When it comes to accessible fashion in the wristwatch industry, it is generally assumed that brands in this category are usually watered down derivatives. And that assumption isn’t too far away from truth. Most brands are the equivalent of value chains churning out trends from the upper strata of the luxury sphere. There is very little conceptual thinking involved but this doesn’t apply to everyone, as in the case of one Matthew Waldman and his merry brand Nooka.
For those unfamiliar, the brand was born out of an idea that time could be told in a more simpler way – in the form of dots and bars. Dots for the hours and bars for the minutes. A time telling aesthetic that is usually associated with novelty watches that accentuate the scifi vibes emanating from within.
Nooka, on the other hand, puts forth an argument that their time telling style has less to do with style and more with being intuitive. Embedded in the brand’s folklore is the story of how Matthew came up with the concept:
“My inspiration was a memory. I was sitting in a hotel in London waiting for a client when i noticed a large clock on the wall. It somehow reminded me of the clock on the wall in first grade. This brought back the memory of being taught ‘how to tell time’.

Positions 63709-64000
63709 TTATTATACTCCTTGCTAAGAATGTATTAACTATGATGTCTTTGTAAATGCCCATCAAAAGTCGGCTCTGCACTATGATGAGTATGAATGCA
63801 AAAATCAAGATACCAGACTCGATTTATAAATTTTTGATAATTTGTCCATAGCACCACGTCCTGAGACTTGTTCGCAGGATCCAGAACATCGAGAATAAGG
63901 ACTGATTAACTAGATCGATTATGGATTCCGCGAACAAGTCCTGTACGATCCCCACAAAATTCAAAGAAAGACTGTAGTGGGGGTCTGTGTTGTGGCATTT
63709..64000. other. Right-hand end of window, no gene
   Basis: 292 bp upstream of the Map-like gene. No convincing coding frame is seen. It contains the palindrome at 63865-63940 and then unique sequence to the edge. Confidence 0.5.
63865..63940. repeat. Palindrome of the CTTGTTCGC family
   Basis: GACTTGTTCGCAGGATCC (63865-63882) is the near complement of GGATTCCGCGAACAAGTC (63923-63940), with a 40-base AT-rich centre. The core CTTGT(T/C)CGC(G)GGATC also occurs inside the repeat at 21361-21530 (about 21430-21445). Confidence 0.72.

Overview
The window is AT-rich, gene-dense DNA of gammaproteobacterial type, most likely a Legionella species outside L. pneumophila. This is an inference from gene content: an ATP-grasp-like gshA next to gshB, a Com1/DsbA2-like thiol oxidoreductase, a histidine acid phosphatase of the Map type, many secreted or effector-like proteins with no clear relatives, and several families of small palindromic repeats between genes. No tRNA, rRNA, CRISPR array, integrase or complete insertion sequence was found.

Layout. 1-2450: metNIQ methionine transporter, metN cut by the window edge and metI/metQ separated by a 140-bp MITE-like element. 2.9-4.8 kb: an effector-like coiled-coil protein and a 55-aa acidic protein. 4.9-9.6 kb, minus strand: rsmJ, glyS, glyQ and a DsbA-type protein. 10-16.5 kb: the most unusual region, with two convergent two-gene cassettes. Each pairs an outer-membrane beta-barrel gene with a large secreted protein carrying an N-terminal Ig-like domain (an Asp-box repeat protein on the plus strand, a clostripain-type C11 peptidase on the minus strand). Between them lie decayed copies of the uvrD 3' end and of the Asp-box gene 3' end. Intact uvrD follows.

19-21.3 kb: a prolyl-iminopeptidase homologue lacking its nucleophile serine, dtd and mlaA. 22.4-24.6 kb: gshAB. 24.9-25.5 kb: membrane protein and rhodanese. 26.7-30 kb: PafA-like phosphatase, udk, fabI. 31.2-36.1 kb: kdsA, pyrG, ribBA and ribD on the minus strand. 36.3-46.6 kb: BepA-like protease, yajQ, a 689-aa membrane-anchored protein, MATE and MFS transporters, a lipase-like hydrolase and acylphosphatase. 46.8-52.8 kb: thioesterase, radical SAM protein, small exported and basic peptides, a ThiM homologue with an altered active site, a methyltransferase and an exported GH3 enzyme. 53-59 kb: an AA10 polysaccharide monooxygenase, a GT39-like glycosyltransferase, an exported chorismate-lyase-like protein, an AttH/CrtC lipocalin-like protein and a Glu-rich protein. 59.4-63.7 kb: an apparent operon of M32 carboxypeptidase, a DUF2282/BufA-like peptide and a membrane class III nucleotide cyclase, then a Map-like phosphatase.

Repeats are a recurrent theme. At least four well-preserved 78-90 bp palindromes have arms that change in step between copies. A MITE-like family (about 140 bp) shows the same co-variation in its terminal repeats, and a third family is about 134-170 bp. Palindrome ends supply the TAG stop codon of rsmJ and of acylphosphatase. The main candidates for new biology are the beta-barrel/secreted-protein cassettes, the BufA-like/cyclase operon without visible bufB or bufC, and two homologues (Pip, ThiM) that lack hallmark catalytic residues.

I then remembered being taught ‘how to tell time’ again in the fifth grade when digital clocks became popular. I thought if one has to be taught how to tell time, how intuitive is it really? surely there are other models, once learned, that can be as intuitive as what we are taught.”
What makes the Nooka design story interesting is that they’ve focused on being intuitive and genuinely design forward instead of falling in the novelty amusement trap.
That, despite the potential for sci-fi leanings, the brand’s design has focused on simple silhouettes rather than flashy cuts, and unlike other wristwatch brands that have pretended to ignore the onslaught of smart-watches coming over the horizon, the brand has taken the stance that their products project a different view of futurism – one that focuses on simplicity rather than features. That, this approach means that you focus on the physical linguistics – how a product feels or communicates rather than any sort of mechanical innovation.
It’s this positioning that sets Nooka apart and unlike most of their peers that correct themselves in a more mainstream direction after being consumed by an ebb and flow of the market, Matthew has strengthened and tuned the design philosophy of the brand. In a recent talk at an event (You can view the video below), he attributed his approach to his techno-progressivism philosophy which is a viewpoint that social change should not be bogged down by culture but should go hand in hand with technology advancement.
It’s this type of unorthodox thinking that makes it an interesting brand to follow for years to come.